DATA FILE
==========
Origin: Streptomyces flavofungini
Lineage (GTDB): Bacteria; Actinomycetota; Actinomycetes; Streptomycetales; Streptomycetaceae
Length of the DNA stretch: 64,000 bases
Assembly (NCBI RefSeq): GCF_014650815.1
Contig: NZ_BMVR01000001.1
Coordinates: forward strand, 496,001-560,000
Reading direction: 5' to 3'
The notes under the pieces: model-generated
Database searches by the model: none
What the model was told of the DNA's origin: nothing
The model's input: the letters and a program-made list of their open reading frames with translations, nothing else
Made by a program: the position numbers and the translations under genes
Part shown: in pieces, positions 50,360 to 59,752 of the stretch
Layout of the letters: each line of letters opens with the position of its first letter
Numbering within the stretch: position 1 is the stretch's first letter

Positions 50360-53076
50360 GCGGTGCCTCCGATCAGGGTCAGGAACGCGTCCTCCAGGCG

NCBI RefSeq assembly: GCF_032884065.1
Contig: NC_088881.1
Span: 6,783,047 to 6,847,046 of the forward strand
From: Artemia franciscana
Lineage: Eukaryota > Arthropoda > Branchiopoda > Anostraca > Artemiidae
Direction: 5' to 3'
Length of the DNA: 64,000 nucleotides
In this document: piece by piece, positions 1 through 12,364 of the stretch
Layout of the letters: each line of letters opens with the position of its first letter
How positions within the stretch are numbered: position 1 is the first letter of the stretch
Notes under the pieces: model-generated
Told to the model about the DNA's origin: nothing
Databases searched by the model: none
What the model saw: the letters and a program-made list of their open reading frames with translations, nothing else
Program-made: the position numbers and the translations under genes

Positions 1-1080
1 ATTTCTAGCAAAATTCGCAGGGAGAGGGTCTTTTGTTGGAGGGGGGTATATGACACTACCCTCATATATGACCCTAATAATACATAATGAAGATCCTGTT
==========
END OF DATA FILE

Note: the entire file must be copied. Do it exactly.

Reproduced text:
Origin: Streptomyces flavofungini
Lineage (GTDB): Bacteria; Actinomycetota; Actinomycetes; Streptomycetales; Streptomycetaceae
Length of the DNA stretch: 64,000 bases
Assembly (NCBI RefSeq): GCF_014650815.1
Contig: NZ_BMVR01000001.1
Coordinates: forward strand, 496,001-560,000
Reading direction: 5' to 3'
The notes under the pieces: model-generated
Database searches by the model: none
What the model was told of the DNA's origin: nothing
The model's input: the letters and a program-made list of their open reading frames with translations, nothing else
Made by a program: the position numbers and the translations under genes
Part shown: in pieces, positions 50,360 to 59,752 of the stretch
Layout of the letters: each line of letters opens with the position of its first letter
Numbering within the stretch: position 1 is the stretch's first letter

Positions 50360-53076
50360 GCGGTGCCTCCGATCAGGGTCAGGAACGCGTCCTCCAGGCG

NCBI RefSeq assembly: GCF_032884065.1
Contig: NC_088881.1
Span: 6,783,047 to 6,847,046 of the forward strand
From: Artemia franciscana
Lineage: Eukaryota > Arthropoda > Branchiopoda > Anostraca > Artemiidae
Direction: 5' to 3'
Length of the DNA: 64,000 nucleotides
In this document: piece by piece, positions 1 through 12,364 of the stretch
Layout of the letters: each line of letters opens with the position of its first letter
How positions within the stretch are numbered: position 1 is the first letter of the stretch
Notes under the pieces: model-generated
Told to the model about the DNA's origin: nothing
Databases searched by the model: none
What the model saw: the letters and a program-made list of their open reading frames with translations, nothing else
Program-made: the position numbers and the translations under genes

Positions 1-1080
1 ATTTCTAGCAAAATTCGCAGGGAGAGGGTCTTTTGTTGGAGGGGGGTATATGACACTACCCTCATATATGACCCTAATAATACATAATGAAGATCCTGTT